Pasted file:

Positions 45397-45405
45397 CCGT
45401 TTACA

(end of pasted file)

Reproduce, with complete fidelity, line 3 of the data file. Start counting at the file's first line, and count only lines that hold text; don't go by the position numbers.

45401 TTACA